Pub floats may be a harder ask after the proposed Australian Gaming & Entertainment Limited pulled plans on Friday to float on the Australian Securities Exchange.
An international roadshow was not enough to entice investors to part with the $80 million the proposed gaming-focused company needed to fund its purchase of five Sydney pubs and launch as a listed company.
The company had intended to use the equity, along with a $43.5m debt facility, to buy four pubs — Wentworthville Hotel, Canley Heights Hotel, Croydon Park Hotel and the Beverly Hills Hotel — from the Lewis Hotel Group.
A fifth pub, the Wiley Park Hotel, was to be purchased from hotelier Les Young.
While these properties are likely to be carved up by private publicans who are hungry for gaming-oriented venues, it remains to be seen if the float plans of the Australian Pub Fund will be affected.
That Citi-advised group, backed by private equity fund MH Carnegie and businessman John Singleton, has been planning an IPO this year, and there is still hunger for a genuine consolidation play in the pub sector. AG&E, which was to be run by former casino executive Heather Scheibenstock, had planned to buy more pubs from family vendors and drive economies of scale by building up a larger poker machine empire.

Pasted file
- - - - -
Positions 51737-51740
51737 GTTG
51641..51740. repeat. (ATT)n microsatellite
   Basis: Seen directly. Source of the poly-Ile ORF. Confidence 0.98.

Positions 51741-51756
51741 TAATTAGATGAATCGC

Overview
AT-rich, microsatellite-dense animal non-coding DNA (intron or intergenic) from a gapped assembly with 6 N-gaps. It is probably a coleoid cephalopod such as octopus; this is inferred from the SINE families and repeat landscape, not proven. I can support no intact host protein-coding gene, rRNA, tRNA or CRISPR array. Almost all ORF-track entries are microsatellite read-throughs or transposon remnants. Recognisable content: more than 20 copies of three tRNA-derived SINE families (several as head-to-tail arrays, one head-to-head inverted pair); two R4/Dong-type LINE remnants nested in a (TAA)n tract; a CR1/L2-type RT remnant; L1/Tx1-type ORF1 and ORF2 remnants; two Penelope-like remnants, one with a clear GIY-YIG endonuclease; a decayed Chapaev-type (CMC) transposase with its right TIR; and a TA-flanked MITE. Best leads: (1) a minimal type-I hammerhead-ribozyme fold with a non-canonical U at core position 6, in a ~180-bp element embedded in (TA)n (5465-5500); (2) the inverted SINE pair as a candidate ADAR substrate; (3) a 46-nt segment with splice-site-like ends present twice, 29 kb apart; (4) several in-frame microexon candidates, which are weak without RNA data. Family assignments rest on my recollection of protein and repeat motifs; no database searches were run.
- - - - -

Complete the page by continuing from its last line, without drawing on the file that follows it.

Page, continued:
But potential investors baulked at the pricing of the IPO on which CIMB and Wilson HTM acted as joint lead managers. They tried to sell 80 million shares at $1 each, 12.6 times the company’s forecast 2015 net profit per share.
They found interest in AG&E, but after talks with vendors of the hotels found the pricing could not be recut and pulled the deal.
At the more conservative end of the pub market, landlord ALE Property Group, which owns 86 freehold hotels run by ALG Group, has called in Citi and UBS for a potential refinancing deal after Moody’s Investors Service awarded the company a Baa 2 issuer rating on Thursday. The rating was assigned on the basis that ALE would undertake a refinancing of secured debt in the next four to six weeks, which would trim this debt to less than 15 per cent to 20 per cent from the current 33 per cent.